Trigger Warning: The following post, while meant to be educational in nature, also poses the risk of triggering trauma. Before reading, please make sure that you have the support and self-care you need to continue reading about sexual violence.
Following two recent sexual assaults in public transportation buses (one of which left the woman dead), Jakarta’s Governor Fauzi Bowo had some advice to prevent rape: women ought to ride a motorbike taxi side saddle, and no miniskirts if you plan to get in a taxi. Miniskirts might make the driver “fidgety” he says.
Fortunately, women are protesting his ludicrous, misogynistic, victim-blaming remarks.
But, actually, why aren’t men protesting the insult, too? Because let’s face it—blaming a woman in a miniskirt for “inviting” rape is saying something about men, too. It’s saying that when a man is attracted to a woman, he might have little choice but to use his penis to do violence toward another human being. What a twisted way to think about male sexuality. (Go here to see a 3-minute talk by Hugo Schwyzer on the “myth of male weakness.”)
So, just in case Bowo missed the memo: miniskirts don’t cause violence and rape is not about lust.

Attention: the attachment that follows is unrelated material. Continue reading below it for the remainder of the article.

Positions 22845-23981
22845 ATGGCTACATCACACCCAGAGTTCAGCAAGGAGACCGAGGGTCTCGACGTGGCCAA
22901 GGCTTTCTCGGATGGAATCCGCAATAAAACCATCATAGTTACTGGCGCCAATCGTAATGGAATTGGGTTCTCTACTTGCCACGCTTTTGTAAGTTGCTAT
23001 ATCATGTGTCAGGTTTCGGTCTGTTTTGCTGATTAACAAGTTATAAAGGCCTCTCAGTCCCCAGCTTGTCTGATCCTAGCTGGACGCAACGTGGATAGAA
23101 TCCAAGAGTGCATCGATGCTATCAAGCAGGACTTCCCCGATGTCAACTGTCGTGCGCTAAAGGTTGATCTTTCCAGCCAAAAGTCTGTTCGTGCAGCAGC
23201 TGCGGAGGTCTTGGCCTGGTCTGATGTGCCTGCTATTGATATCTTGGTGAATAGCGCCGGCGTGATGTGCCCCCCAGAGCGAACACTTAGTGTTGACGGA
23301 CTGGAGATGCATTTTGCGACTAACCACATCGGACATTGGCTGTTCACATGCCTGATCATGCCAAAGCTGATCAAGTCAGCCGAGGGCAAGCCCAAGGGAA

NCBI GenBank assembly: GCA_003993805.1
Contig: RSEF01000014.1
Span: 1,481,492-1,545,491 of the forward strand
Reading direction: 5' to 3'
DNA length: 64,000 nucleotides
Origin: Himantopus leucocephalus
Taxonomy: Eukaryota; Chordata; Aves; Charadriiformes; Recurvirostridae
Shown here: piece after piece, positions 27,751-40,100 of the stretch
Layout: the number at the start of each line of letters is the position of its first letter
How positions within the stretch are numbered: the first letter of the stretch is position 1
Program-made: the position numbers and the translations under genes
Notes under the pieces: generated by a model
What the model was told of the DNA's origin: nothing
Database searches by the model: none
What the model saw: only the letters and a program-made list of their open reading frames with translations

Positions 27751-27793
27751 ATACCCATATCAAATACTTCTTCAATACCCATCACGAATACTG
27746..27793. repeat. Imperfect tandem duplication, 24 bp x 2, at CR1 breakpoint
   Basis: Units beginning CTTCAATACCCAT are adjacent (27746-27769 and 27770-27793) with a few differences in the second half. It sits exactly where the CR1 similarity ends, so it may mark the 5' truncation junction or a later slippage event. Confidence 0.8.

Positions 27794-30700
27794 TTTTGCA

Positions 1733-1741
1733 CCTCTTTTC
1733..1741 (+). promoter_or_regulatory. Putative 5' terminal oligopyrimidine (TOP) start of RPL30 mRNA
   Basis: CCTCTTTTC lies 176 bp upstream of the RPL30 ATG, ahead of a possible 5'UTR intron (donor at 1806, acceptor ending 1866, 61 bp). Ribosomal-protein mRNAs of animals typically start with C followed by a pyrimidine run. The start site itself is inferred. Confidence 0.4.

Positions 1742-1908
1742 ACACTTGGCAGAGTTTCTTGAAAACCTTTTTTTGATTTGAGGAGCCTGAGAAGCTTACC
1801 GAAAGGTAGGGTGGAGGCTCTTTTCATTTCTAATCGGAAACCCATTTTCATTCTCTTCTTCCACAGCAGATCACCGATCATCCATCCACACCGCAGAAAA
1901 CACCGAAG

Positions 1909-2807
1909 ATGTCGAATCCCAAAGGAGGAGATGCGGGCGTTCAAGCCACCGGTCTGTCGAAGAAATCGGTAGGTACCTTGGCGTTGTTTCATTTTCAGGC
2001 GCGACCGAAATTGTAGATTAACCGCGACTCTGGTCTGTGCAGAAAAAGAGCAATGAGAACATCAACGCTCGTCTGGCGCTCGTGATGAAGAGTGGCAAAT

Rape is about power, dominance, misogyny, racism, and the worst forms of male entitlement. And oh yah, it’s not just about women—men get raped too. Rape is about hierarchies of masculinity played out via a sexualized form of violence.
Miniskirts have nothing to do with the matter. Really, if it was that simple, we would have figured this all out a long time ago. Patriarchy’s rape culture is a hell of a lot more complicated than miniskirts.
So, check back later this week for more information on what creates rape-culture. But, here’s a hint: rape-culture is positively addicted to blaming the victim and implying or directly stating that the victim is responsible for preventing the assault.
To get a feel for how much we are socialized to blame the victim, read this list about how to stop rape and consider why it almost seems comical to assign the responsibility to men.
But just to remember the good stuff happening: if you didn’t already know, there are lots of men working to end sexual violence. I mean, we gotta first thank the women pioneers who largely started these movements—women who courageously spoke out against violence from within many cultures and contexts—but there are many men who have now joined the work, too. Check out this U.N. page for one example of how men are educating men. Awesome.
I think Gov. Bowo could benefit from some education.
So, in summary, here’s some education for him: Men who rape will stop raping when other men stop making excuses for them. Men who rape will stop raping when other men learn from and join the seasoned women anti-violence workers who understand these issues from years of rigorous study and activism. Men who rape will stop raping when other men are fed-up with cultural messages that imply male sexuality is one miniskirt away from claiming the right to do violence to another human being.
Alright, I’ve got to get breakfast now and read some good poetry or go twirl in my backyard. This stuff is terrible to look at first thing in the morning. Make sure you go do something good for yourself, too.